Saturday 9 January 2010

The Pot Calling the Kettle Cute

SCMP senior writer Alex Lo has some interesting columns, especially when he clumsily attempts to insert some science and reason. His latest commentary about “the cult of cuteness in Japan” is a hilarious albeit unintentional example of “the pot calling the kettle black”.

In his article (see below), Lo uses animal behaviourist Konrad Lorenz’s definition of “cuteness” (i.e. physical features of babies) to be:
"A relatively large head, predominance of the brain capsule, large and low-lying eyes, bulging cheeks region, short and thick extremities, a springy elastic consistency, and clumsy movements".

Has Alex Lo looked in the mirror lately?
Can someone confirm whether Lo also has “short and thick extremities, a springy elastic consistency, and clumsy movements”? LOL. His hair appears to be clumsily styled though!

The biological explanation for why human babies and young animals look cute is because: “Their immature features trigger responses such as tenderness, affection and nurturing”. That’s probably a good reason why Alex Lo has his photo next to his column. And that is also probably why HKSARblog is commenting non-aggressively on Alex Lo!

Furthermore, in all these musings of "cuteness", I have forgotten what the point of Lo's article is.

A cute angle
Alex Lo
Jan 07, 2010

It is a universal phenomenon that sex sells. But, in Japan, even sex has to take a back seat when it comes to advertising in commercial media and popular culture in general. Few actresses and models appeal unless they are cute. The cult of cuteness reins over the land to such an extent that one cannot talk sensibly about contemporary Japanese culture without considering the question of what it means to be cute. The problem has been haunting me since my recent holiday in the land of the rising sun. One reason is that more than any other country, even America, Japan has a predominant influence on Hong Kong's pop culture. We are, after all, highly derivative. What, then, is cuteness?

All my life, I have only come across three discussions of cuteness that actually make sense. In his book Guerrilla Metaphysics, contemporary philosopher Graham Harman takes a brief excursion from more serious metaphysical issues to consider the nature of cuteness. He writes: "Cute objects are either lovely, or else they are delightfully absorbed in some technique that we ourselves take for granted. That is to say, certain actions are performed by certain worldly agents with a regularity and ease devoid of any hesitation. Horses gallop, donkeys eat, humans write letters, and native speakers of a language use it fluently.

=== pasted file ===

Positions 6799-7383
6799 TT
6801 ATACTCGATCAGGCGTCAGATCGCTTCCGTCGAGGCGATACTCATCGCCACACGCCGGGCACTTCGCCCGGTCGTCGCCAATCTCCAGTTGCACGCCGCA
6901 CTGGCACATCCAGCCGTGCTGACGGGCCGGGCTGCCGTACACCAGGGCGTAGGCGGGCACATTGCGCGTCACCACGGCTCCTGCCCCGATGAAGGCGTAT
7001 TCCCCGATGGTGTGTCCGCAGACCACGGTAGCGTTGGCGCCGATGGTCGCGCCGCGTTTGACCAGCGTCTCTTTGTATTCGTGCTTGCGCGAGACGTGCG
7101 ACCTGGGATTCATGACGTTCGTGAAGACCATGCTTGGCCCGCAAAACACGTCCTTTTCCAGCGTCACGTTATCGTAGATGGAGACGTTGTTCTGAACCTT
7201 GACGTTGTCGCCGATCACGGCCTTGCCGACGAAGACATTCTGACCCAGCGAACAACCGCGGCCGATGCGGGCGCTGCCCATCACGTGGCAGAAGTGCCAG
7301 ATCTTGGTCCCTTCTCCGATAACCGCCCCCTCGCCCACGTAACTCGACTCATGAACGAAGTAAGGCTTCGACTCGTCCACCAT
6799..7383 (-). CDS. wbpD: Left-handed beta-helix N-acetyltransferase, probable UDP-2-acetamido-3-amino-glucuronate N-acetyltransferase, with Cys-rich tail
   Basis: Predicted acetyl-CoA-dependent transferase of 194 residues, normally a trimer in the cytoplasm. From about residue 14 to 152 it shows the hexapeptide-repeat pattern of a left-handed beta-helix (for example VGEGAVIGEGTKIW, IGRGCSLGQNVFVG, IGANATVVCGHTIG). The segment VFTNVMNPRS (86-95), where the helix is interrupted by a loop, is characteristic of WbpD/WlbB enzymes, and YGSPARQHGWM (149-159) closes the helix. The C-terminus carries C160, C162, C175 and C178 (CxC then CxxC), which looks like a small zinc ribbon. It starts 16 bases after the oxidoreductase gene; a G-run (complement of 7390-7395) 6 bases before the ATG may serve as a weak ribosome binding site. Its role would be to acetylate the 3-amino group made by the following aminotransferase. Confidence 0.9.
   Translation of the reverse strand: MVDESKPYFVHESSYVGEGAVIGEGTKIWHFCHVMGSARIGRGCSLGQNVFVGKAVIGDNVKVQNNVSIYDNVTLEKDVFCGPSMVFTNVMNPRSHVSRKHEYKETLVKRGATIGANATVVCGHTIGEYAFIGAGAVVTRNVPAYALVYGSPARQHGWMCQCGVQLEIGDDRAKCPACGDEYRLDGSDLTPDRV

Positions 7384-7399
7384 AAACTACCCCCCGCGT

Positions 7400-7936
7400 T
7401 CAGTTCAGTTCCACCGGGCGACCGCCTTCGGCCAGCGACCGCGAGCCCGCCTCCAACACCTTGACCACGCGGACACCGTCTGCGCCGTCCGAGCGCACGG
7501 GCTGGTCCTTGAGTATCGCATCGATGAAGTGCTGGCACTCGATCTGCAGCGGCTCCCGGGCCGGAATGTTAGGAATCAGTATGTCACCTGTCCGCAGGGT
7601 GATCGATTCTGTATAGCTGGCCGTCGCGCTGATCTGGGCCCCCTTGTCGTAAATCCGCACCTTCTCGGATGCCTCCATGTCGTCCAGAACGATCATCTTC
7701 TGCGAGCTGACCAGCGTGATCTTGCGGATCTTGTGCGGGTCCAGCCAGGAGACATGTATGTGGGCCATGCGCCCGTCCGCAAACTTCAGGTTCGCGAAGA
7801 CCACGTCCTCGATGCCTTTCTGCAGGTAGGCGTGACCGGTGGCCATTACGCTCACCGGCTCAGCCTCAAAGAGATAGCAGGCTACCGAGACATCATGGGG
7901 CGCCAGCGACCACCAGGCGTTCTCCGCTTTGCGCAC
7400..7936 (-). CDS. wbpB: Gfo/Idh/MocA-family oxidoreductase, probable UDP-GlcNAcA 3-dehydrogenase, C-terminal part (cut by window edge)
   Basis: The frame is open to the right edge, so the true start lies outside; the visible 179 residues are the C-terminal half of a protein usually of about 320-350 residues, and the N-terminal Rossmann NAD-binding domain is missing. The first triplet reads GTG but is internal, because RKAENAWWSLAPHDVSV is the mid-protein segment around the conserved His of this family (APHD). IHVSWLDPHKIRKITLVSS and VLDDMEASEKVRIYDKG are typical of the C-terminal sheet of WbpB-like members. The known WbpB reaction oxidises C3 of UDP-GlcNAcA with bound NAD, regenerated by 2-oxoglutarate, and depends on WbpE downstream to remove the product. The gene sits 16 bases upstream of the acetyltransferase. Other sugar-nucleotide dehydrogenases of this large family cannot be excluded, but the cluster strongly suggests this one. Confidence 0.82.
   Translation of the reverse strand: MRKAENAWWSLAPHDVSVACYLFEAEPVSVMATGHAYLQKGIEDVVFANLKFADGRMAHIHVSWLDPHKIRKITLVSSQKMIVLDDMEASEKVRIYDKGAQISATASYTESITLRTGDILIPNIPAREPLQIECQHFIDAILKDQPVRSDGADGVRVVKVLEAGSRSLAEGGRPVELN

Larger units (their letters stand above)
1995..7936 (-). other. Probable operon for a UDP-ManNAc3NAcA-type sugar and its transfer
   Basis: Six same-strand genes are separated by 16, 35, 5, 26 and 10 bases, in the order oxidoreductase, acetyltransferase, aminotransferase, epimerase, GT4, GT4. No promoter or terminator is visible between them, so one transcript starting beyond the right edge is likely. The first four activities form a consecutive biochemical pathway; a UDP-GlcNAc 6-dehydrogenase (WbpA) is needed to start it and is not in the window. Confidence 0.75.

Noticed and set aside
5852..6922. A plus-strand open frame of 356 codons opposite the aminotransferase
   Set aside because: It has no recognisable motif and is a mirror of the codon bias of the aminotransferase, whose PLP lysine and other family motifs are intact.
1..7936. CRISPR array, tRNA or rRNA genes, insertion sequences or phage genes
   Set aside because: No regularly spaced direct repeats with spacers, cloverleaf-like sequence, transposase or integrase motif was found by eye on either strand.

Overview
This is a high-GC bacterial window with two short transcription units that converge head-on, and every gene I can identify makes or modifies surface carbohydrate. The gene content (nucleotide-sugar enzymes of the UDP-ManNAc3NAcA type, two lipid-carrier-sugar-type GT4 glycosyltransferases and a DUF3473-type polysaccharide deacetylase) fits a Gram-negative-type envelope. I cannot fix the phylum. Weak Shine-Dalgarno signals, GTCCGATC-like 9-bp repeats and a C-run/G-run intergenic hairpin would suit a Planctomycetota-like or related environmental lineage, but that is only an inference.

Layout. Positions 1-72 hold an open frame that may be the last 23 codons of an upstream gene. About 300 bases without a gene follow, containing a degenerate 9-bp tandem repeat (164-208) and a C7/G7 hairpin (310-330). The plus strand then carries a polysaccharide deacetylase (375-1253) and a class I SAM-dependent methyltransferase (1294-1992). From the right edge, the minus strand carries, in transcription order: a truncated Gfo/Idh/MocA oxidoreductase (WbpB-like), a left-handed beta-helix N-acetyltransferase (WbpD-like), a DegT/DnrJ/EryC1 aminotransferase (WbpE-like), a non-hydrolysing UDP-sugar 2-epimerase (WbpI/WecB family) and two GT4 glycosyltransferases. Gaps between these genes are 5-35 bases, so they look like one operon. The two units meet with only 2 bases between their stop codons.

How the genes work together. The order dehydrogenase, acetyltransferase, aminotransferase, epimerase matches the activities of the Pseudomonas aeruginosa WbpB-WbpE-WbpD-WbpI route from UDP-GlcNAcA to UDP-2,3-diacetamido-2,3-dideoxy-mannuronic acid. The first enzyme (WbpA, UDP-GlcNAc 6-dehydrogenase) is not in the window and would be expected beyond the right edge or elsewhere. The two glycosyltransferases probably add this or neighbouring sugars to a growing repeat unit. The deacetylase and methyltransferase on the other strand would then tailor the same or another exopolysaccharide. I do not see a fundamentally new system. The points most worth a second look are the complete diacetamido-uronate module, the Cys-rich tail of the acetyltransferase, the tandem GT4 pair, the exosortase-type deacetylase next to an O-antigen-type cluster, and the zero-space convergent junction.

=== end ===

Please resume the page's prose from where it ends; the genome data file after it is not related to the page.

"The labours of such agents become `cute' when they are slightly underequipped for their task: a newborn horse trying to prance on its skinny, awkward legs; a sweet little donkey trying to eat a big pile of hay with its sweet little mouth and tongue; a child handing us a thank-you note with imperfect grammar; a foreigner misusing our language in slightly incorrect but delightfully vivid fashion. In each of these cases, the cute agent is one that makes use of implements of which it is not fully in command."

Underequipment among juvenile beings captures what I think is the Western notion of cuteness, exemplified by the kind of cute animals you find on postcards and calendars. But it doesn't quite do it for the Japanese variety of Hello Kitty, My Melody and GothLoli, or Gothic Lolita.

Let's now consider the theories of the biologists Stephen Jay Gould and Konrad Lorenz. Though they were not considering cuteness per se, they serve as an indispensable guide. Lorenz famously argued that the physical features of human babies work as "behavioural cues" for adults. Their immature features trigger responses such as disarming tenderness, affection and nurturing. There may well be other responses such as annoyance and cruelty, but Lorenz was talking about most people, not the odd psychopath who gets a kick out of harming babies.

These features, wrote Lorenz, include: "A relatively large head, predominance of the brain capsule, large and low-lying eyes, bulging cheeks region, short and thick extremities, a springy elastic consistency, and clumsy movements," - the last a la Harman. Such juvenile features are also exhibited by the young of many animals, triggering similarly protective responses. That's why we find animals cute. Gould and Konrad called this "a biologically inappropriate response".

Cartoonists, east and west, instinctively understand and capitalise on it with their animated characters. As a result, we have practically cartoonised the entire animal kingdom. In one of his most delightful essays, Gould considered the evolving features of the world's most famous cartoon character - Mickey Mouse. From the time he debuted in the 1928 Steamboat Willie, his features went through a progressive reverse and became increasingly juvenile. This was matched by his growing popularity, which eventually conquered the world.

Not all cartoon characters are clumsy; Pokemon, for example, has superpowers. But they all exhibit physically infantile or juvenile features, otherwise, they haven't a chance to become popular. This theory also offers clues as to why it is fashionable to act cute in Japan, and why large segments of its fashion industry cater to making women cute and sexy. Combining sex and cuteness in cartoons is (almost) a taboo in the west, but it's as natural as sin in Japan. But this is a topic for another column.

Alex Lo is a senior writer at the Post.

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